Prospective United Methodist chaplains need to seek professional credentials before they can begin serving in a specialized setting, either under appointment or as volunteers. Those seeking appointment as a chaplain must be endorsed, and those seeking to serve as volunteer chaplains must receive ecclesiastical approval. The United Methodist Endorsing Agency (UMEA) handles both endorsement and ecclesiastical approval.
Endorsement for Appointed Chaplain
Serving as an endorsed chaplain, pastoral counselor or spiritual care provider is a multilateral partnership that involves the chaplain, the church, the employer and the professional organizations which train and certify clergy for ministry in specialized settings. Applications for all categories of endorsement and approval are available here.
Endorsement Process: Institutions which train and employ chaplains or spiritual care providers often require evidence of endorsement as a condition of employment or certification. Governmental agencies, corporations, professional associations and other secular institutions are not qualified to judge the religious qualifications of those they employ as spiritual care providers. Instead, they look to church bodies and other religious institutions to identify those rooted in their traditions, professionally qualified and ecclesiastically authorized to provide ministry in specialized settings. In providing endorsement on behalf of the Church, the UMEA serves as a bridge between annual conferences, which license, ordain and appoint clergy, and outside institutions, which employ and certify chaplains.
Endorsement certifies that a person is credentialed as clergy by The United Methodist Church and is authorized to perform the religious ministries required in the endorsed setting. Endorsement recognizes the presence of the gifts of character and ability required in the setting, including the ability to acquire the professional training and certification necessary in the endorsee’s field of expertise.
Anyone who needs to document their ecclesiastical qualifications as a condition of employment must receive endorsement from UMEA. Such documentation is mandatory for military chaplains and those serving in government agencies. Corporations and professional associations also commonly require endorsement.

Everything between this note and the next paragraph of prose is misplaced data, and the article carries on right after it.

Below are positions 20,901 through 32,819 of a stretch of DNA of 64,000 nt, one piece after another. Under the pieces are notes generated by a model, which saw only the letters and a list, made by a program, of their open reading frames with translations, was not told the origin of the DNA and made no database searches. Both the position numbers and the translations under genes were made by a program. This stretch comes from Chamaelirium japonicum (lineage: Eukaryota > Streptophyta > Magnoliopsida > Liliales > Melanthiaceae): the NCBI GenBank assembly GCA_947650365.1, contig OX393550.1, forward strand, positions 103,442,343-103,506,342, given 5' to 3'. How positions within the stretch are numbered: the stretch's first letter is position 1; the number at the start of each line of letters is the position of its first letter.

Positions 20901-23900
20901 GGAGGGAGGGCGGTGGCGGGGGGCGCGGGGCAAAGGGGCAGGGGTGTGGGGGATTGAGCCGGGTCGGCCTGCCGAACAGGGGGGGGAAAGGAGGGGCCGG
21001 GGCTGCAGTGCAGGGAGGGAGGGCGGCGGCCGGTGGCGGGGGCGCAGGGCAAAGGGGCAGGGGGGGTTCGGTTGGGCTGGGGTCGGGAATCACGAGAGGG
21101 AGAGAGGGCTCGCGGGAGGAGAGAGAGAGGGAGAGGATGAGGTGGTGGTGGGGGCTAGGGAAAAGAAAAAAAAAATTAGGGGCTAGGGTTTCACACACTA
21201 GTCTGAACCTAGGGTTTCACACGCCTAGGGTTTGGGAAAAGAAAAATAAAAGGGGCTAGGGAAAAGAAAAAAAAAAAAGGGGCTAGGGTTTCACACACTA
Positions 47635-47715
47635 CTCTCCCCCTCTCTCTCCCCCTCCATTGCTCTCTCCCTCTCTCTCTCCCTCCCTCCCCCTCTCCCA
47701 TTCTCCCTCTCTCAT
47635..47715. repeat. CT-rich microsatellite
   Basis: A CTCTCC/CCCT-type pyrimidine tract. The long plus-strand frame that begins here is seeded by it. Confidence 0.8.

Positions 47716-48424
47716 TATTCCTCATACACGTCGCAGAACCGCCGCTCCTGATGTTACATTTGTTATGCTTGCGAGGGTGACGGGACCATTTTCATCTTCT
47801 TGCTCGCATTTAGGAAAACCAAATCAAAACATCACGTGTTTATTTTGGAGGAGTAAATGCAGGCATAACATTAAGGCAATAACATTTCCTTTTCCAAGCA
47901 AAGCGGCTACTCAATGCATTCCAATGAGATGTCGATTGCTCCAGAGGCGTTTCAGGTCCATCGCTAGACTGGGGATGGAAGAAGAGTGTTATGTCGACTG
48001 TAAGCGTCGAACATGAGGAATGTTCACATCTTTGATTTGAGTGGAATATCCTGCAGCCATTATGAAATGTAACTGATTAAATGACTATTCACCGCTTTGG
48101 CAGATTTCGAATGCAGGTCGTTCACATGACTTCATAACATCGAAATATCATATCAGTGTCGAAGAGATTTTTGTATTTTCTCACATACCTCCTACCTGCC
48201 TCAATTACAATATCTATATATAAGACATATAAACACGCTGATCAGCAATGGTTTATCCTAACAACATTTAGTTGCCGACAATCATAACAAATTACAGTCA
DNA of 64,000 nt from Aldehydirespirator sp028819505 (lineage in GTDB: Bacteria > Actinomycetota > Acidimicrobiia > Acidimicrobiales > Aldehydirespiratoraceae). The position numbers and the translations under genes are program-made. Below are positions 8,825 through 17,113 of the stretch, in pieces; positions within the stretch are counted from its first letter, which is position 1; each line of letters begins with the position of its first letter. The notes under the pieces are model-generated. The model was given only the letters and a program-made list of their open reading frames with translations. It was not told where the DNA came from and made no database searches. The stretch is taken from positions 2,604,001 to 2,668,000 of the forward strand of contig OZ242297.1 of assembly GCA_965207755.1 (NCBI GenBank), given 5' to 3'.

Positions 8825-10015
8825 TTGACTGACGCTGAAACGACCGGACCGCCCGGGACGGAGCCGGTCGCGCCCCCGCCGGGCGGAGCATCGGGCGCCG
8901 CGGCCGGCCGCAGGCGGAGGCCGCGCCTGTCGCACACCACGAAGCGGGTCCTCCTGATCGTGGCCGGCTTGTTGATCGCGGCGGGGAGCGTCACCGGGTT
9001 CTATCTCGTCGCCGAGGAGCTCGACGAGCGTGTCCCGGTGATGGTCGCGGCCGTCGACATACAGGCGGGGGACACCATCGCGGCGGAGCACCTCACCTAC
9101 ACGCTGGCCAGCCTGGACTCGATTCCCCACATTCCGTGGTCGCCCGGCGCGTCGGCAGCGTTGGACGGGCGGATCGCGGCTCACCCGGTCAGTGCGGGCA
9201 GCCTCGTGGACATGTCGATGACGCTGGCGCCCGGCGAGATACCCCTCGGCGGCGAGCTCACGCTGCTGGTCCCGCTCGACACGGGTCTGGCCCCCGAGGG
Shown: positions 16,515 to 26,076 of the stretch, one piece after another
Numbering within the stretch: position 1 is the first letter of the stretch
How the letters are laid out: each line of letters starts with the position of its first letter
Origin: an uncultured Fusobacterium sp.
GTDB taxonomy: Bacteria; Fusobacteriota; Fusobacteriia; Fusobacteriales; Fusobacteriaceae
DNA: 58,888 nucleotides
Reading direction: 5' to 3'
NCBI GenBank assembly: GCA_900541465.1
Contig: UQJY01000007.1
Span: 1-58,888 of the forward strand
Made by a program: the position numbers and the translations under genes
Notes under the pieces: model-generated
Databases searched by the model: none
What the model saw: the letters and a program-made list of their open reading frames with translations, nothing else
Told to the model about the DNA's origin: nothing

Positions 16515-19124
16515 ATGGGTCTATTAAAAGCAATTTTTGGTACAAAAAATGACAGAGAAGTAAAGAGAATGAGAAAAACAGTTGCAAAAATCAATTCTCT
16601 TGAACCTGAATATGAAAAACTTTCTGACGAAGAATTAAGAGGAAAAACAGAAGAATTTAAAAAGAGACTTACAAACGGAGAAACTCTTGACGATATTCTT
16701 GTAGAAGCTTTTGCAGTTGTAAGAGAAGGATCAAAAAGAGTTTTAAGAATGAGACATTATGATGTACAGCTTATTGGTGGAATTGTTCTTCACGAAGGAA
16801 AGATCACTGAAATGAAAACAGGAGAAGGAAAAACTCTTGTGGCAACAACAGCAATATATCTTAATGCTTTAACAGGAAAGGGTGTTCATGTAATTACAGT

Applicants for endorsement must belong to one of three clergy categories:
- Elders ordained in full connection or provisional members on the elder track.
- Deacons ordained in full connection or provisional members on the deacon track.
- Associate clergy members of the annual conference or licensed local pastors.
Training and Certification: Most civilian employers will require substantial training in Clinical Pastoral Education in addition to a master’s degree, and many employers will require chaplains to achieve board certification within a certain period after employment.
Employment: Although United Methodist chaplains serve within the appointive system, chaplains are responsible for finding their own employment. The best way to learn what employers require is to read job descriptions and talk with clergy now serving in the specialized profession that interests you.
Ecclesiastical Approval for Volunteer Chaplain
Clergy serving as volunteer chaplains also commonly need evidence of ecclesiastical approval. UMEA provides ecclesiastical approval for clergy serving in settings that include:
- Civil Air Patrol (CAP)
- Coast Guard Auxiliary
- Volunteer State Guard
- Law enforcement chaplains
- Fire and rescue
- Disaster services, EMS
- Other unpaid volunteer chaplain programs (hospitals, prisons, etc.)
Military Chaplain Candidate Program
Seminary students enrolled as candidates for ordained ministry in The United Methodist Church are eligible to participate in chaplain candidate programs conducted by the military departments. Participants receive a military commission and regular officer’s pay for the days spent in training. The chaplain candidate provides students the opportunity to explore military chaplaincy and learn about ministry to the military community. Participation in the chaplain candidate program does not guarantee future employment in the military as a chaplain or future endorsement by the church.
Some funding support is available to prospective chaplains. Those seeking more information should explore the Ministry as a Career section of GBHEM’s Loans & Scholarships page. Scholarship funding is also available through the Chaplain Samuel Grover Powell Scholarship Fund administered by the United Methodist Higher Education Foundation.
Inquire about chaplain scholarship opportunities directly with the United Methodist seminary/school of theology financial aid office. Candler School of Theology, for example, offers the Kollarik Scholarship awarding up to 50% per year to those preparing to serve as Methodist military chaplains.